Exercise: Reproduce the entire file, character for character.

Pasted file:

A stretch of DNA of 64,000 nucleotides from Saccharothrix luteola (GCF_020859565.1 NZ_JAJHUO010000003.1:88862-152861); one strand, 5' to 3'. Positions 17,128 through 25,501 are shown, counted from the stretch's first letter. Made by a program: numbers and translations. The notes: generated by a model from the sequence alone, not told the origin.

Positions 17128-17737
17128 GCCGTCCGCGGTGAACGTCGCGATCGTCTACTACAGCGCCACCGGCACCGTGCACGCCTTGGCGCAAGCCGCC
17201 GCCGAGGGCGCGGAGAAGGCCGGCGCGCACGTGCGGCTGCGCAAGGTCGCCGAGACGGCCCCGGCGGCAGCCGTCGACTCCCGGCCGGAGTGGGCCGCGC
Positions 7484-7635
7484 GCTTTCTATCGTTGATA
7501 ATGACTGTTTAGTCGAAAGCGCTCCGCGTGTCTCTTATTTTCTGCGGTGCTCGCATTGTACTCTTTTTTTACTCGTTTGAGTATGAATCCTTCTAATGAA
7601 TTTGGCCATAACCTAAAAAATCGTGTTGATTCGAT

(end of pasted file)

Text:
A stretch of DNA of 64,000 nucleotides from Saccharothrix luteola (GCF_020859565.1 NZ_JAJHUO010000003.1:88862-152861); one strand, 5' to 3'. Positions 17,128 through 25,501 are shown, counted from the stretch's first letter. Made by a program: numbers and translations. The notes: generated by a model from the sequence alone, not told the origin.

Positions 17128-17737
17128 GCCGTCCGCGGTGAACGTCGCGATCGTCTACTACAGCGCCACCGGCACCGTGCACGCCTTGGCGCAAGCCGCC
17201 GCCGAGGGCGCGGAGAAGGCCGGCGCGCACGTGCGGCTGCGCAAGGTCGCCGAGACGGCCCCGGCGGCAGCCGTCGACTCCCGGCCGGAGTGGGCCGCGC
Positions 7484-7635
7484 GCTTTCTATCGTTGATA
7501 ATGACTGTTTAGTCGAAAGCGCTCCGCGTGTCTCTTATTTTCTGCGGTGCTCGCATTGTACTCTTTTTTTACTCGTTTGAGTATGAATCCTTCTAATGAA
7601 TTTGGCCATAACCTAAAAAATCGTGTTGATTCGAT